Premature optimisation is the root of all evil
The most important word in the above quote by Donald Knuth, who knows a thing about programming, is 'premature'. If premature optimisation really is the root of all evil, then how do you know when to begin? If you're anything like us, then "when people start complaining" is the stock answer. That's not a great answer for anyone outside of the development team, so we decided to run a profiler on our live servers.
Now there are plenty of python profiling tools, and there are a few Django-specific tools. But they're generally a.) useful once you know you have a problem, and b.) too heavy to run in production. We wanted something that we could run all day on our live servers that would log only the information we wanted, and only when we wanted it. So we wrote
django-request-profiler. It's not really a profiler in the true sense - it's more of a selective logging tool, but it's handy for keeping an eye on things.
It logs the basic request info (path, method), basic response info (status code, length), the name of any view function used to process it, user id if appropriate, and of course the duration taken process it.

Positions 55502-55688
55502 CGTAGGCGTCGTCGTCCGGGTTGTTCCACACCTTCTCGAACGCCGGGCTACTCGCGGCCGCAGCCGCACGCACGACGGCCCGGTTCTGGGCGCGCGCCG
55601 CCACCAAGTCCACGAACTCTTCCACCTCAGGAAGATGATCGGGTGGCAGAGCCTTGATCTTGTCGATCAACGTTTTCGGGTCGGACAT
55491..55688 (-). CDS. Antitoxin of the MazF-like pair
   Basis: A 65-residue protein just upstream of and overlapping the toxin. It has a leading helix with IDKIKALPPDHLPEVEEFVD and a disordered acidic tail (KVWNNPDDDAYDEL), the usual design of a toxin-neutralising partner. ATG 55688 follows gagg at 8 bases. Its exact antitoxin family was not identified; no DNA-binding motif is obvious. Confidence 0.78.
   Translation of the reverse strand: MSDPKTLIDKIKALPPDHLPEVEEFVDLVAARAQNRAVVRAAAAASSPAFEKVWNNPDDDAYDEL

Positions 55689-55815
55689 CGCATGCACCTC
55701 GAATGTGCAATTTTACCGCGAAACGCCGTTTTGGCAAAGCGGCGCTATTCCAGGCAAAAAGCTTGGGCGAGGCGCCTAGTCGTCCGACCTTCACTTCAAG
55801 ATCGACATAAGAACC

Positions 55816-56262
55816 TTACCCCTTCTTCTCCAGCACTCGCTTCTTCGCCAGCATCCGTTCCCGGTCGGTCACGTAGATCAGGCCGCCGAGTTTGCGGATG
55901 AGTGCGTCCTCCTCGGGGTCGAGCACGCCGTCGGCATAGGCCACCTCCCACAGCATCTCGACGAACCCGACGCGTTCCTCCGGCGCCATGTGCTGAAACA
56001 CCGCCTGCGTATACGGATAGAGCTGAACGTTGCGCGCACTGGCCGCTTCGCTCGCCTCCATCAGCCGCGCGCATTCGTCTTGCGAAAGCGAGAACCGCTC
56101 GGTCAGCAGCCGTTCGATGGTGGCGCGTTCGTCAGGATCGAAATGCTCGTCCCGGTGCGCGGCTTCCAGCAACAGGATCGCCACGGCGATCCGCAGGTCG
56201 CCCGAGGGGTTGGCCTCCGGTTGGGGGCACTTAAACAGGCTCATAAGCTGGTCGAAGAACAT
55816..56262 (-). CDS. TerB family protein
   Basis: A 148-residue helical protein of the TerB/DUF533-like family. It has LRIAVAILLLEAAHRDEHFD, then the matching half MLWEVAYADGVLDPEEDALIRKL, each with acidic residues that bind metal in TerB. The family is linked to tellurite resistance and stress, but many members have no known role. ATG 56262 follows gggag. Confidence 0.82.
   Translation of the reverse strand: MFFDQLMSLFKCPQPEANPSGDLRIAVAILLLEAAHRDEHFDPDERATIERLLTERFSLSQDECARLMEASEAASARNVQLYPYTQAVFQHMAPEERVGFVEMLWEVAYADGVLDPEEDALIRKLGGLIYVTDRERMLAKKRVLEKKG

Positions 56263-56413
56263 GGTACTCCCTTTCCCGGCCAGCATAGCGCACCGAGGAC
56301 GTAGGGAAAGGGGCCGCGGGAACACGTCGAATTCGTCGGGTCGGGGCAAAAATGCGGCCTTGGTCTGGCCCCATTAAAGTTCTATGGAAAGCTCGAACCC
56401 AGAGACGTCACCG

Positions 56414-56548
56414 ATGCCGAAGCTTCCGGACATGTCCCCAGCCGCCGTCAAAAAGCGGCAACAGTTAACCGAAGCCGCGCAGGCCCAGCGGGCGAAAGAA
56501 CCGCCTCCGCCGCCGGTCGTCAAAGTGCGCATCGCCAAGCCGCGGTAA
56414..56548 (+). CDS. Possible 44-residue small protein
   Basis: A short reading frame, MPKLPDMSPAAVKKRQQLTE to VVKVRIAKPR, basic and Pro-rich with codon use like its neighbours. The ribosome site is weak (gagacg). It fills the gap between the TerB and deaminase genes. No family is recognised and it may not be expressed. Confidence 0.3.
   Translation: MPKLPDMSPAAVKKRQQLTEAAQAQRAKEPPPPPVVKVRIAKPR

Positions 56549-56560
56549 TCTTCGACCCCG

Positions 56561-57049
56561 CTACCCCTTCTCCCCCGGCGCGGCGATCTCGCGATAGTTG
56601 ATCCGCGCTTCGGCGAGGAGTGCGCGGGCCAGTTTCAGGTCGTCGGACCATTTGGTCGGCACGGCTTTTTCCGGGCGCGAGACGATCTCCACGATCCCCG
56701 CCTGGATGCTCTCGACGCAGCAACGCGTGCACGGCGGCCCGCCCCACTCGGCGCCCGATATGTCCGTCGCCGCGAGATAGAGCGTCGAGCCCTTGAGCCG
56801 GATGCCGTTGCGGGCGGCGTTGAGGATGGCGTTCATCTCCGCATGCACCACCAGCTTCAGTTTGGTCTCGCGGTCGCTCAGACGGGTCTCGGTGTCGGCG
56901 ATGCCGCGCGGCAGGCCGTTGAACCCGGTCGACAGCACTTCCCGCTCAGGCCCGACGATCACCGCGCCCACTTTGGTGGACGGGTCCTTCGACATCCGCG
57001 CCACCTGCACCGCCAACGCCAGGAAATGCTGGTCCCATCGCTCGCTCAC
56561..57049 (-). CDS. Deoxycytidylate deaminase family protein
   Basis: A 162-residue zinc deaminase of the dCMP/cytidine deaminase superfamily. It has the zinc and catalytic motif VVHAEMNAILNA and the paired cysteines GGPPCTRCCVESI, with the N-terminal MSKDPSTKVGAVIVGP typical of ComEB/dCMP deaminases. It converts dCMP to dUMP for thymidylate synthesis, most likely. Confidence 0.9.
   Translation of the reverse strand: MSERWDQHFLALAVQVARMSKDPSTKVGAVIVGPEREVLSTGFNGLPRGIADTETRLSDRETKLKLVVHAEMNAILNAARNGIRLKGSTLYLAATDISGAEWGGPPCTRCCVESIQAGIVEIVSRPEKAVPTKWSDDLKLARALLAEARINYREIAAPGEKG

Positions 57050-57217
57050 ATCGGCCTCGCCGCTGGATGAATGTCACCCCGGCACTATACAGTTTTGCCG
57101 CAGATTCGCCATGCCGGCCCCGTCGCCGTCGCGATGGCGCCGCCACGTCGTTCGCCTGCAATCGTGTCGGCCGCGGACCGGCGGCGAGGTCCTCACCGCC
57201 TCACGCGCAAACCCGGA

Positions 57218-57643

You can filter requests to profile by URL (regex) or user (all, auth-only, or auth+group), with fine-grained control over exactly how it captures data accessible through a signal. As an example, we ran it across every single request for a day, to get some idea of the overall behaviour of the site, and now we log only those requests that take over 1s (internally) to process.
Here's how it looks:
from django.conf import settings
from django.dispatch import receiver
from request_profiler.signals import request_profile_complete
def on_request_profile_complete(sender, **kwargs):
"""Log long-running requests as WARNING."""
profiler = kwargs.get('instance')
if profiler.elapsed > settings.REQUEST_THRESHOLD:
logging.warn(u"Long-running request warning: %s", profiler)
# cancel profiling to prevent us drowning in data
It's up on Github and PyPI.